Ilija Bakić – review of the “Planet Comix 1 – The Fellowship” comics album
by Zlatko Milenković; published by “ZMComics”, 2020.
GREAT HARDSHIPS OF A COMIC BOOK ARTIST AND HIS HEROES
Zlatko Milenković (1969.) is well known to local comic book fans as one of the most agile comic book workers, or as they used to call them back in the day, “yeomen”. His comic books have appeared in many various publications and several self-contained albums, he was part of the editorial staff of the acclaimed comic book magazine “Stripoteka”, and as a “freelancer” he worked as the prepress technician on numerous comic book publications. Way back in 1998. he launched a unique internet publication “Strip vesti” (Comics news) which became a respectable news source, chronicling all the happenings on the regional comic book scene. Long-term duties on numerous projects led to a chronic lack of time for thinking up and drawing his own comics. Still, his need to create could not be stifled. One way to preserve that creative flame, or rather, author’s attempt to force himself to work on new comics was to create a fanzine “Samo strip...” (“Just a Comic...”) back in December 2012, which, albeit published infrequently (usually just one issue a year), became a showcase for Milenković’s new and older works (as well as comics or articles by occasional guest-creators). The main, or rather “featured” sequential story in each issue is the “Just a comic...” series which Milenković later published in a black-and-white volume under the title “Planet Comix”, containing the entire first story called “The Fellowship”, as well as a series of homages and pin-up illustrations by his comic book artist colleagues exclusively printed as backmatter of this album.
An inquisitive reader of “Just a Comic...” will discover and follow two separate but interconnected tales. The protagonist of the main story is an artist who looks very much like Milenković, complaining about not having enough time to create, and therefore he promises both to himself and his audience (whom he keeps addressing, breaking the 4th wall) that in the future he will keep drawing comic book pages (probably in accordance with the old Latin adage, nula dies sine linea), even when he doesn’t have any idea what their content may be, following the example of Moebius’ „Airtight Garage“ which was created just so – without a script or any sort of plan (using the Surrealistic method of so-called „automatic writing“); and since drawing also serves a therapeutic purpose, the author will draw everything he ever wanted, regardless of whether or not it fits with the plot thus far. This self-deprecating and open-minded self-awareness, which erases the arranged and established relationships between the artist and the consumer, is one of the staples of the alternative self-published comics and gives us a chance to not only witness the creative process itself, but also the direct communication between the creator and his heroes. Thus the aforementioned comic book artist holds an open audition for the protagonist of his comic, and after casting his desired candidate – a metal ball with arms and a propeller-hat – they move on to further adventures; the second member of this fellowship wins his spot without an audition (but rather via nepotism) solely because the author always wanted to draw mummies (and this particular mummy also has an degree in economics!), and the third one is the dwarfling (the only fairydwarf in the world, product of a sinful relationship between a fairy and a dwarf), a character previously created by the author, who simply never got around to writing and drawing his adventures. This makeshift company – along with the author himself, who tags along to both cheer and criticize them – in accordance with the well-established epic fantasy clichés, embarks on a voyage through the underground labyrinth on a very important rescue mission: instead of a “fair maiden” they have to free a fat mare from the clutches of the evil dragon. They will fulfil that mission with a little help from a flying hero who will, after several twists and turns, lead the merry gang to a robo-gadget, which will in turn put them on a cubical spaceship, and send them off on a new mission (very much reminiscent of the Star Trek TV shows)...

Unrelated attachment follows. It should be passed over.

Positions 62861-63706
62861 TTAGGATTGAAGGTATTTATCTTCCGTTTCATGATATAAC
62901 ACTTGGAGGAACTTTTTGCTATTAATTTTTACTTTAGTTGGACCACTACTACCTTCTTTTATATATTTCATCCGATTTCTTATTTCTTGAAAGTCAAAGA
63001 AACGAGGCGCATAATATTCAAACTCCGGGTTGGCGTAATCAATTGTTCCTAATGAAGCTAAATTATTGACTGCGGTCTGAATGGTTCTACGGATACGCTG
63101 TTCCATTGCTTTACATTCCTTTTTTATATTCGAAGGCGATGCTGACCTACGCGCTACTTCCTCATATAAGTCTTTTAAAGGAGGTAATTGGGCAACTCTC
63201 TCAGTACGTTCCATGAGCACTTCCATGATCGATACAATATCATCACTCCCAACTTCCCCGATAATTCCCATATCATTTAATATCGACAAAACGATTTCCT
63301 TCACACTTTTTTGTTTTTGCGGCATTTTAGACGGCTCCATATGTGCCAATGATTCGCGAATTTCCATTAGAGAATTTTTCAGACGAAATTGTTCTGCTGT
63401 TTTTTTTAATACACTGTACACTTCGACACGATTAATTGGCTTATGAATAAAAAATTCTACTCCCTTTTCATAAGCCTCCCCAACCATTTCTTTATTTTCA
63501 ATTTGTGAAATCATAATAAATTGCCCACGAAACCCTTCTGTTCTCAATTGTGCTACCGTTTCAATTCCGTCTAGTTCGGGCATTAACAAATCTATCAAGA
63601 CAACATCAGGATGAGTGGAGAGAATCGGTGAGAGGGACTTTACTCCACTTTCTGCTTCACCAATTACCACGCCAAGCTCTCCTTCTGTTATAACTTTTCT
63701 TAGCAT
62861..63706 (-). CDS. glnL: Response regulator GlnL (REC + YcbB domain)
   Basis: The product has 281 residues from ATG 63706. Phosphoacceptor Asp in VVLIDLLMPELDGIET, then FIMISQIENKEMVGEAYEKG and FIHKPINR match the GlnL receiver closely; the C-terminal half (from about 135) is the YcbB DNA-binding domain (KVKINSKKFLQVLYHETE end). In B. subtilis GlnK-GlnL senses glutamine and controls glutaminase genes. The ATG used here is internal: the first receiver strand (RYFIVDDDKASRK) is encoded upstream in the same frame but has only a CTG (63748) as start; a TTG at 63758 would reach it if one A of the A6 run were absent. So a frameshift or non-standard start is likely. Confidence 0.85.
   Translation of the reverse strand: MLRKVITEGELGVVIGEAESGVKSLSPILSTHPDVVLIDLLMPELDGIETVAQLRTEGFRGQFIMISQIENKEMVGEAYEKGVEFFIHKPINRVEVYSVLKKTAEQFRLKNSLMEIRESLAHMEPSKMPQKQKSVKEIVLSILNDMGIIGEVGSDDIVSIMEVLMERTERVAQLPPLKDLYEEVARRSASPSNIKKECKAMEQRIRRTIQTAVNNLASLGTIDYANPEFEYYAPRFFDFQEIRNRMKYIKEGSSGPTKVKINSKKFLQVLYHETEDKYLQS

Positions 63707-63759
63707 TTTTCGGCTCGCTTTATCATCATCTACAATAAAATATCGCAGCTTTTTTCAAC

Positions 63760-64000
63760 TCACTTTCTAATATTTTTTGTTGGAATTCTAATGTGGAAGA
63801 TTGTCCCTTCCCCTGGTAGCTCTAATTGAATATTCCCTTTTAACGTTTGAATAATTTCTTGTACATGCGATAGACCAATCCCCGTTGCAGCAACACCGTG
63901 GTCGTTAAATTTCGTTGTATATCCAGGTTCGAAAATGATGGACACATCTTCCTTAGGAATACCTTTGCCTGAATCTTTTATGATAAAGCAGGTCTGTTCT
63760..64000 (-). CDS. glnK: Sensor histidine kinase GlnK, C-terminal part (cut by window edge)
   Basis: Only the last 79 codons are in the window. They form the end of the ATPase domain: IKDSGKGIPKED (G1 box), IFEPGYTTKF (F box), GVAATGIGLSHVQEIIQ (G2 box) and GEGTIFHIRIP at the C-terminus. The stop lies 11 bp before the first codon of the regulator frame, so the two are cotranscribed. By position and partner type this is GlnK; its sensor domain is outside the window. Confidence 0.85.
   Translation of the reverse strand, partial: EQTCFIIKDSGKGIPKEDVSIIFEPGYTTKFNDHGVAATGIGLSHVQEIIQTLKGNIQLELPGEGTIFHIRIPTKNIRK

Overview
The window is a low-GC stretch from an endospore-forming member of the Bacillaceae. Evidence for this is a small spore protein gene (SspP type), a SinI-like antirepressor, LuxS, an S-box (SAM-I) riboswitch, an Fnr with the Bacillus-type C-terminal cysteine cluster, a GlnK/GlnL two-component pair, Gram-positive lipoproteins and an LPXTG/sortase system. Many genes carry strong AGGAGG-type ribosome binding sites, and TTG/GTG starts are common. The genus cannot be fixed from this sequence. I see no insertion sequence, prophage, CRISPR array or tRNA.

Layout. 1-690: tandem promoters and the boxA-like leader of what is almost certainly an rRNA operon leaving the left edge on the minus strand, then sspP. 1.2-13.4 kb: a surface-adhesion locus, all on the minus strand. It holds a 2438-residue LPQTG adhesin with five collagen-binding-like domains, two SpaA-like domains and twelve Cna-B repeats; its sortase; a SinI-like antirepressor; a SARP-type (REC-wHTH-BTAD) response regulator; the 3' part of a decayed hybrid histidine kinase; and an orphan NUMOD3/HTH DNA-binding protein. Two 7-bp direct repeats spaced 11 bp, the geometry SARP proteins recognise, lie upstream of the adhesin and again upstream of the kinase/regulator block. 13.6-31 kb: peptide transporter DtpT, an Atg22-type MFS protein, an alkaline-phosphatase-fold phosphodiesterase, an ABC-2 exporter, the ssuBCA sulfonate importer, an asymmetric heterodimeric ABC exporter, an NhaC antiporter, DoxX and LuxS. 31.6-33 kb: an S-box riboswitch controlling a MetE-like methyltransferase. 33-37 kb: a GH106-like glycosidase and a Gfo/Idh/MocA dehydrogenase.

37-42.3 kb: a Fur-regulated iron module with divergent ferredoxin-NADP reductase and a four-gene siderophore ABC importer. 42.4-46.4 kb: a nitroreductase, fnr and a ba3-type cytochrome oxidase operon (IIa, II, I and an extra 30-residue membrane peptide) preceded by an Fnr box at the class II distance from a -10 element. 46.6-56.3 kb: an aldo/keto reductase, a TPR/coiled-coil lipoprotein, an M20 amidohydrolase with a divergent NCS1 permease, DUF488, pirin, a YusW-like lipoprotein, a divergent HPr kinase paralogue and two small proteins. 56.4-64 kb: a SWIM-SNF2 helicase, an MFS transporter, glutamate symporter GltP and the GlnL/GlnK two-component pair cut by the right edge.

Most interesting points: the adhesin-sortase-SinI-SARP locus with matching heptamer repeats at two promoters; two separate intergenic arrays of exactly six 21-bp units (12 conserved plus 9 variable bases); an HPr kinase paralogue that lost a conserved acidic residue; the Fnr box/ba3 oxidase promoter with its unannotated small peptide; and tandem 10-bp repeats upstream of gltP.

Milenković’s nonchalant (anti)story is chock-full of witticisms and parodies of established models from the arsenal of contemporary pop-culture, and from panel to panel it subverts patterns that the reader is already used to, thanks to a steady diet of cookie-cutter genre content. Still, the goal of this parody isn’t to prove the author’s own intellectual superiority, since its creator is far from a completely focused persona with any clear-cut aesthetic worldview; instead of a monolithic artist, the readers here have a chance to see a creator almost „on the brink of a nervous breakdown “, who is trying to save his personality through creative work. Therefore, the artist comes up with and is joined only by heroes that are within his reach, which also works the other way around (or, as the old proverb goes: „there’s a lid for every pot“). Within that context, even the artwork itself is adequately inadequate: it doesn’t adhere too much to any classical drawing rules, but contains many a clever solution; it’s not precise, but has plenty of more than welcome messiness.
Milenković’s ability to persuade the readers to buy into his tale – its spontaneity and its casual tone – works flawlessly and provides us with an (un)expectedly refreshing direction on the trail of that noble pursuit: achieving freedom whilst creating comics.
• Велике муке стрип уметника и његових јунака: www.dnevnik.rs/kultura/knjiga/velike-muke-strip-umetnika-i-negovih-junaka-23-08-2020
• Velike muke strip umetnika i njegovih junaka: ilijada.blogspot.com/2020/08/velike-muke-strip-umetnika-i-njegovih.html